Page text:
Belfast Telegraph

Tuesday 23 September 2014

Farrell urges Tomkins on

Stuart Lancaster expects several players to press their claims for an England spot in the Heineken Cup.

England backs coach Andy Farrell has urged Joel Tomkins to seize his moment if Saracens send him into battle in Friday night's Heineken Cup clash against Toulouse.

The Wembley showdown is the final chance for Tomkins to prove to the Red Rose management that he should be chosen ahead of Henry Trinder to partner Billy Twelvetrees in midfield for the QBE Internationals.

The 26-year-old will start the clash between two European heavyweights on the bench, but is expected to be involved at some point.

"Joel has to make sure he realises that how he has an impact on a game is not just about ball in hand. He is getting that now," Farrell said.

"It doesn't get much better than Toulouse at Wembley, a side that has been together for a while with a host of international stars."

Tomkins, alongside fellow uncapped centres Trinder and Luther Burrell, was on Wednesday called into England's squad for the Twickenham fixtures against Australia, Argentina and New Zealand.

A troublesome ankle prevented him from making his debut on the summer tour to Argentina, but injuries to Brad Barritt and Manu Tuilagi have cleared a path into the Test arena.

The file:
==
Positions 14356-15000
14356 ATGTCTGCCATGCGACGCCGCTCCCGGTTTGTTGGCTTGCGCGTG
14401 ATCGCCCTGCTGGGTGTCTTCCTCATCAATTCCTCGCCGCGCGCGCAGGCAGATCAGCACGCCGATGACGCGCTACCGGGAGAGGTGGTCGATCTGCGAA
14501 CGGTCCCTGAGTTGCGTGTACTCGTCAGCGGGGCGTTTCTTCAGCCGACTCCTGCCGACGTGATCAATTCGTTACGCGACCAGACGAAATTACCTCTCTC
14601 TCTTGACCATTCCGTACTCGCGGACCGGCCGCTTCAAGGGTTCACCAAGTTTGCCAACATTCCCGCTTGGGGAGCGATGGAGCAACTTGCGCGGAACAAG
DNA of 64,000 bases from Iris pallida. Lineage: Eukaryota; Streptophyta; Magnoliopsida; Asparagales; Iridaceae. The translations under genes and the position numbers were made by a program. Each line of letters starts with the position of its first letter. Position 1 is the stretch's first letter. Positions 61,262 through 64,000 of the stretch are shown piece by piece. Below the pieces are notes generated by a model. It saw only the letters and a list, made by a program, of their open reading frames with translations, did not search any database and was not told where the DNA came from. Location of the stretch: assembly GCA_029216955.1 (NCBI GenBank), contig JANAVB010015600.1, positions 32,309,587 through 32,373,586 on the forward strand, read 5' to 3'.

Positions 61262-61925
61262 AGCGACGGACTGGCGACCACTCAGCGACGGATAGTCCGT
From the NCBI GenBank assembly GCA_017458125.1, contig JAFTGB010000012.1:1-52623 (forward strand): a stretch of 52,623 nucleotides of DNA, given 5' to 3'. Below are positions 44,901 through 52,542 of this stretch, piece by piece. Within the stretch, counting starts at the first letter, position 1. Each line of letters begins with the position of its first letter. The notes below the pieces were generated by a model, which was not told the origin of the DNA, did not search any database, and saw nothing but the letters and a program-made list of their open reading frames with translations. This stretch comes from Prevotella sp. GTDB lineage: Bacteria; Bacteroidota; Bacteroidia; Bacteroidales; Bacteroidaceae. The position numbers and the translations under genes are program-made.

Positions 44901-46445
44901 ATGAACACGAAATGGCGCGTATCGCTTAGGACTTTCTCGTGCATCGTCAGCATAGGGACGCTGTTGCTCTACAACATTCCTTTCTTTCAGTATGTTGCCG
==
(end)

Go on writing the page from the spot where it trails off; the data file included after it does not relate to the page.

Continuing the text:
It has been two years since he left Wigan Warriors rugby league club to join Saracens and Farrell, who pursued the same route, insists he now understands the nuances of union.

"Joel was super-keen for the move to happen and that shows in his determination to make it into the England squad as quickly as he has done," Farrell said.

"His thirst to get to this level is one of the reasons we brought him over in the first place.

"The hardest thing about switching codes, especially when you've an influential player who likes to get his hands on the ball and have an impact on the game in league, is the fact that you don't always get that opportunity in union.

"Everybody goes into a game wanting to show what they can do with ball in hand. That's what they think people are going to judge them on.

"So it was a bit frustrating and difficult for Joel at the start to realise that you can't always bring to the game in union what you are used to bringing in league.

"You are guaranteed ball in league, there is no doubt about that.

"Where Joel has improved massively is that he has realised that he is going to get judged on lots more things in union.

"Every single aspect of his game is looked at - his breakdown work for example. The breakdown was completely alien to him. That has taken time, but he's getting it now.

"At beginning of last year he wanted to off-load the ball all the time. Now he is more selective."

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